____ Day 28. Cold weather with sub-zero temperatures for the next week is about to hit the region as we are stalled; waiting to honour a commitment that we made to some friends. In the end we decide to find an RV Park for a week; the need for electrical hook-up being the biggest factor. There are boondocking places in the area on BLM land but we go for the comfort option because of the weather reports. Into the West Texas RV Park at Anthony; just over the border into New Mexico. On the edge of the El Paso urban sprawl, two blocks from Interstate 10.

____ Day 29. The place is all RVs, with no mobile homes, so it is not "Trailer Park" in the true sense. However, there are plenty of permanent residents and plenty here for just the Winter with just a few spots left for overnight and weekly stays. Many RV parks are now like this with many people looking for affordable housing. Park managers can keep the spots full with long-term stays and services for the traveler come second. It is all dust and gravel outside but the washrooms and showers are spotless inside. No old vehicles up on bricks with their wheels off as it says "No oil changes or vehicle repairs" in the site rules but that doesn't stop me getting out the grease gun and giving the Mack some lubrication. It didn't say anything about no preventive maintenance.

Winnibago Revel on a 4x4 Mercedes Benz Sprinter Van. If i didn't have the Mack then I would probably get one of these.





Tuesday, November 27, 2018

Dark Skies of the Davis Mountains.

US Highway 90 through no country for old men.
____ Day 25. US Highway 90 most of the way; through near ghost-towns such as Dryden and Sanderson. Fuel is pricey if available at all. Langtry does boast a Travel Information Centre; part of the Judge Roy Bean Courthouse and Bar compound but nothing else. Alpine has more and we stock-up as we leave the 90 and head into the Davis Mountains. The State Park will be our home for two dark nights as we climb into what is reckoned to be the best star gazing in the USA. A blanket of darkness does descend but going out of the Mack reveals we are not alone. A whole herd of Javelinas are foraging all around the truck; the small wild pigs seemed less alarmed than we were.

____ Day 26. A day on the bicycles as we set-off early to climb the Highway 118 to the McDonald Observatory, perched on the highest peak. For over 70 years, this has been a world leader in deep-space exploration; the climb to the top on two wheels is exploring if I still have the stamina for such things. Part of the University of Texas, the observatory is a welcoming place for the public with tours and star parties after dark. For me, the best part was the 12 mile run back down to the campsite. Davis Mountains State Park is from the same era as the observatory; built by CCC, the Civil Conservation Corps, part of an employment initiative from the Great Depression of the 1930's. We have sheltered spot with power and water; the nearby showers are the best so far with great pressure washing after an strenuous day.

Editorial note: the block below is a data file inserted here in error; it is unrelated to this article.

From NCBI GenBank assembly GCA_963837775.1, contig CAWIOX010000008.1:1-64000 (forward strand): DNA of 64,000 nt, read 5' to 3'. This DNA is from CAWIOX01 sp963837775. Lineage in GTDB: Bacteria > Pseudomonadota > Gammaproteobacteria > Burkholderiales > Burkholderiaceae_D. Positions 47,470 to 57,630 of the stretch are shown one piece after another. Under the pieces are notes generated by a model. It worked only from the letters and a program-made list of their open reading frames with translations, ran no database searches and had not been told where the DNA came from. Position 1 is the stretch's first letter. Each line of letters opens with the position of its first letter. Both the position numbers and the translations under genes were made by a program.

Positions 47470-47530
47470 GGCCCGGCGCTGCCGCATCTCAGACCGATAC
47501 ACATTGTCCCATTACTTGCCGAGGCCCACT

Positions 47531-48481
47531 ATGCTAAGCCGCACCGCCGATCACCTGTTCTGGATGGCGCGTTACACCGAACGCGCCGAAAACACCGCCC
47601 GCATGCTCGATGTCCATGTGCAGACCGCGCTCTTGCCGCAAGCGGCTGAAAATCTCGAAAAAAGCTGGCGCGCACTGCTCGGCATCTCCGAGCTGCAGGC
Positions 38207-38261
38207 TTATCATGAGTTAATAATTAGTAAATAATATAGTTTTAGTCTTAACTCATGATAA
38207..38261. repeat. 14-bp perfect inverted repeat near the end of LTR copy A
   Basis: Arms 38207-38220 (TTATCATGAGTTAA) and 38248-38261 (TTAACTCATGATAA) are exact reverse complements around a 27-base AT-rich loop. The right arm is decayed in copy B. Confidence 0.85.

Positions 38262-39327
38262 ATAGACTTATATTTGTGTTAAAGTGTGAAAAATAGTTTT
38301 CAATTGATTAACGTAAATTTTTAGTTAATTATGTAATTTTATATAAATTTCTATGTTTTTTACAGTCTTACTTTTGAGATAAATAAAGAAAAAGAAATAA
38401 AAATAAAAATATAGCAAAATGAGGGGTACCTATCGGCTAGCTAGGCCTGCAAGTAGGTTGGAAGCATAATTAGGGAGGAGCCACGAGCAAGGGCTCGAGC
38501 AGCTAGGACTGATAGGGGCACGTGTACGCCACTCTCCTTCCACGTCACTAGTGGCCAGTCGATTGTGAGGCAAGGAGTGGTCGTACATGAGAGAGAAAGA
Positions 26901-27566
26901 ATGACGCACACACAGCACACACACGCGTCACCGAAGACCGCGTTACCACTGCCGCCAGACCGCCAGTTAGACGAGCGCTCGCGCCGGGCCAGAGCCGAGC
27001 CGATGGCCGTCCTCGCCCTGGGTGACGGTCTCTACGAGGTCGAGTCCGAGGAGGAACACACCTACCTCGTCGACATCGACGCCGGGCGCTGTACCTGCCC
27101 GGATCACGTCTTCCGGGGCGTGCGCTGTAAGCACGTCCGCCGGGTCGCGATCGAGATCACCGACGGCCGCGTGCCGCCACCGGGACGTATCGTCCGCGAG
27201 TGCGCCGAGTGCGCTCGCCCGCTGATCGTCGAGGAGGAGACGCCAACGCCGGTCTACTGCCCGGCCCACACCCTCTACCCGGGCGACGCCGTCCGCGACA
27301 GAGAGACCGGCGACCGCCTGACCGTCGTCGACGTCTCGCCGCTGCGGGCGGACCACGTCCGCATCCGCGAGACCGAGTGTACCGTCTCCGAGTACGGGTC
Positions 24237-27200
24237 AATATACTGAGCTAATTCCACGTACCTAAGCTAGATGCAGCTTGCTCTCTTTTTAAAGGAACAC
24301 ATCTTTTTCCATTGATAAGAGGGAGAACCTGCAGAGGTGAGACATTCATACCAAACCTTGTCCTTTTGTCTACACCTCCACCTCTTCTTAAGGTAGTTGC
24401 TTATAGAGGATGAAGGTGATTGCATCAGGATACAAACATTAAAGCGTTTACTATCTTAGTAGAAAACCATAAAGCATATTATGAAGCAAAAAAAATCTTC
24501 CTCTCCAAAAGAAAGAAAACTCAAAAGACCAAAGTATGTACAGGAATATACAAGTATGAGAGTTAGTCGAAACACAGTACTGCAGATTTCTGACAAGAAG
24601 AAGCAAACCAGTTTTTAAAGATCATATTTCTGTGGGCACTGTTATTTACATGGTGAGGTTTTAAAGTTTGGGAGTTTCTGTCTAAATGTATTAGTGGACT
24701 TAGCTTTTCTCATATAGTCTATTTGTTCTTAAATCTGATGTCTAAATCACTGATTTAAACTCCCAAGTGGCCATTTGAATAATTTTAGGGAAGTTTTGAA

Judge Roy Bean had a thing about Lillie Langtry.

Bulldog's view of US Highway 90, East to West in the Pecos.

Davis Mountains State Park where the solar panels topped-up the house-batteries despite the trees.

Two white dots on the mountain-top are telescopes of the McDonald Observatory.

The McDonald Observatory has an excellent Visitor Centre with cafe. I was tempted to ask for a Big Mac and fries.

Monday, November 26, 2018

Del Rio.


Texas Hill Country down to the Rio Grande.


____ Day 22. From San Antonio we had taken the Interstate 10 West; spending the night at a Rest Area near Kerrville. After using the area’s sani-dump and re-filling with fresh water, we headed off into Texas Hill Country on the Hill Country Trail. Following the Guadalupe River as it wound its way through an arid limestone landscape. Finishing the day at the Lost Maples State Park, where we booked in for two nights at their 30 site Camping area.

____ Day 23. Just one night at a campsite seldom gives you chance to get a feel for an area and very little value for money if you arrive late and leave early. Two nights gave us a full day to explore the gorge of the Sabinal River on the hiking and biking trails. The weather wasn’t too good with hardly any sunshine but plenty of colour in the leaves of the trees, including the Lost Maples. The Maples are an oasis of their species; left in the heart of Texas after the retreat of the last Ice Age with no others within a thousand miles. A neat and tidy campsite, even if the showers were a little low pressure [like the weather]. We signed up for the Texas State Park Membership Card; free entry and discount camping at sixty sites throughout Texas. Looks like we are heading for a giant game of join-up-the-dots.